Discover the diversity of South Africa's first World Heritage Site
Situated in eastern KwaZulu-Natal, South Africa’s iSimangaliso Wetland Park holds a plethora of ecological and cultural treasures. A park for the people that spans 220 kilometres of coastline, it is an example of diversity at its finest.
The name iSimangaliso means miracle and wonder in isiZulu, and Africa Geographic’s CEO, Simon Espley, can most certainly attest to that after completing iSimangaliso’s mountain bike challenge:
“‘If you encounter an elephant, buffalo or hippo, keep cycling!’ This was the gist of the briefing that we were given before the start of our mountain bike adventure. This was followed by advice on how to behave if any of the animals as mentioned earlier might be stubbornly blocking the bush tracks and game trails that we were following on our 4-day cycle through Maputoland.
And so began an immersion for me into the depths of iSimangaliso Wetland Park – a World Heritage Site, Africa’s oldest protected area, and without a doubt one of South Africa’s most beautiful and diverse national parks.
Perhaps a safari from a saddle is not everybody’s cup of tea, but potentially being ‘on the menu’, as it were, certainly gave me a different perspective than from the comfort of a vehicle. Throughout the event, we had the chance to cycle through eight distinct interlinking ecosystems – each one unique and yet somehow also at one with the others.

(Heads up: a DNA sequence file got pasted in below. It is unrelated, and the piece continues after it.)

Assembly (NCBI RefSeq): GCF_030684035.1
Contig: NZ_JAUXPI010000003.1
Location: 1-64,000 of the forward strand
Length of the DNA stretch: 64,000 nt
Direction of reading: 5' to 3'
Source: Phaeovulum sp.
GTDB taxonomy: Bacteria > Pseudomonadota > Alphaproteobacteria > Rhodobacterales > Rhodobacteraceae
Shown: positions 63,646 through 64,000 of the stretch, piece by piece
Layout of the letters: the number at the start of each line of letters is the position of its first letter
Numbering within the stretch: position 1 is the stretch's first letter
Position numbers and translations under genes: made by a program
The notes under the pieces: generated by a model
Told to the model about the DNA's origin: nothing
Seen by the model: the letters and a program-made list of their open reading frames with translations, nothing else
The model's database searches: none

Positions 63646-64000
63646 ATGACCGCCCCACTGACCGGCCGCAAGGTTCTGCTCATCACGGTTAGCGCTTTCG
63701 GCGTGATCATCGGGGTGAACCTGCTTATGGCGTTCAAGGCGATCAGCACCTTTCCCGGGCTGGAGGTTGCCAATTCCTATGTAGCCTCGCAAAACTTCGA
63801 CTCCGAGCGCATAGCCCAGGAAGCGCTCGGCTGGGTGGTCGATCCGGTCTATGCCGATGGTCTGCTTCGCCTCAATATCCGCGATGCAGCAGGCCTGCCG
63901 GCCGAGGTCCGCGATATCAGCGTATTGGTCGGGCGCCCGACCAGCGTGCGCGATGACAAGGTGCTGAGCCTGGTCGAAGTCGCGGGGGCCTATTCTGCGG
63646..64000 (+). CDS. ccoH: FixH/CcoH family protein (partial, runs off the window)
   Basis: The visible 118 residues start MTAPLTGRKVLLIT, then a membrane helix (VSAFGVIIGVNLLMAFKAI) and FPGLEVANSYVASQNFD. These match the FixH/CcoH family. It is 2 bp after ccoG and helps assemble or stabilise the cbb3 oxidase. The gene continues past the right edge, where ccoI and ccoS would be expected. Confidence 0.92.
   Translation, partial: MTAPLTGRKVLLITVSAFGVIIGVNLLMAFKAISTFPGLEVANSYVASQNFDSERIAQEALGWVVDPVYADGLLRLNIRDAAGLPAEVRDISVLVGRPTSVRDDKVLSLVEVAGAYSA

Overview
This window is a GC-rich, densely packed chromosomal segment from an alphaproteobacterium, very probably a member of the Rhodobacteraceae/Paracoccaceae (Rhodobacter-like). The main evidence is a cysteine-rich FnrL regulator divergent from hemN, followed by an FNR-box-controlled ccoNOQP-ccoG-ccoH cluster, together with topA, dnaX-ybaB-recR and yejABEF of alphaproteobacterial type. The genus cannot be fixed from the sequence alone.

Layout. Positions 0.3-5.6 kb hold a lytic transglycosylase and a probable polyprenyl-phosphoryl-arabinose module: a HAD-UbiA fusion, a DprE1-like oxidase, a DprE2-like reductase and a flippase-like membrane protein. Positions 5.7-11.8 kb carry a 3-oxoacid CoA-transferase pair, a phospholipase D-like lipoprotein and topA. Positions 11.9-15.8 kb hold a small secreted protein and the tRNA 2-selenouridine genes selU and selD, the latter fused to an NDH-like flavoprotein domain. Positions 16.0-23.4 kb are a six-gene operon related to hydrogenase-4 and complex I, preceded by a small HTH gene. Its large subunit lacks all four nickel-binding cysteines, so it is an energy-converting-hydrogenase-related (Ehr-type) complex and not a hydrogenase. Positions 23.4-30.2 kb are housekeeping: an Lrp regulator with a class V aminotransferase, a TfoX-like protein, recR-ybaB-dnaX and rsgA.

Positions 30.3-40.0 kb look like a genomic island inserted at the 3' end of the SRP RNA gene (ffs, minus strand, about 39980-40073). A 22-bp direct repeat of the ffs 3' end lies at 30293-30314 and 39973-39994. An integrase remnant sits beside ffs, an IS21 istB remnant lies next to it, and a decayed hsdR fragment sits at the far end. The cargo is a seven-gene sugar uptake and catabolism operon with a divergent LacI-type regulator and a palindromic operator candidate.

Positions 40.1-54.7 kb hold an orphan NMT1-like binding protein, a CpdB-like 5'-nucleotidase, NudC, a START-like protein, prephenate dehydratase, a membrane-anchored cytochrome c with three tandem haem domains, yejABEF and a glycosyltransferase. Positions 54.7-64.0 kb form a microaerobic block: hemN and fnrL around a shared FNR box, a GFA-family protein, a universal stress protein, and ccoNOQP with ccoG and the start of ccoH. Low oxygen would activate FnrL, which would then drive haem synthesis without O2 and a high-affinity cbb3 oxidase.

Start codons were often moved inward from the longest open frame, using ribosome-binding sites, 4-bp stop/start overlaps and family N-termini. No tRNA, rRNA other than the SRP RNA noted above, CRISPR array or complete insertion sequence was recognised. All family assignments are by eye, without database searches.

The region was experiencing an extended drought during my adventure, with the receding lake shoreline and many of the marshes reduced to rock-hard cracked mud as far as the eye could see. Yet each day was magical as we navigated our way through sand forests, thorn savannah, rolling palm-dotted grasslands, lake shorelines and across rocky Lebombo mountain ridges.
One particularly magical stretch for me was a long track through the sand forests bordering Lake St Lucia’s False Bay. It was early morning, and the forest was alive with birds – crested guineafowl and gorgeous bush-shrikes being personal highlights as I toiled through the thick sand, alone in my thoughts. A red forest duiker scuttling across the path in front of me caught my attention, as did a family of bushpigs that went snorting off into the undergrowth at my approach. As the morning matured and the temperature rose, so the avian chorus changed, with tambourine doves and yellow-rumped tinkerbirds taking over with their melancholy musing.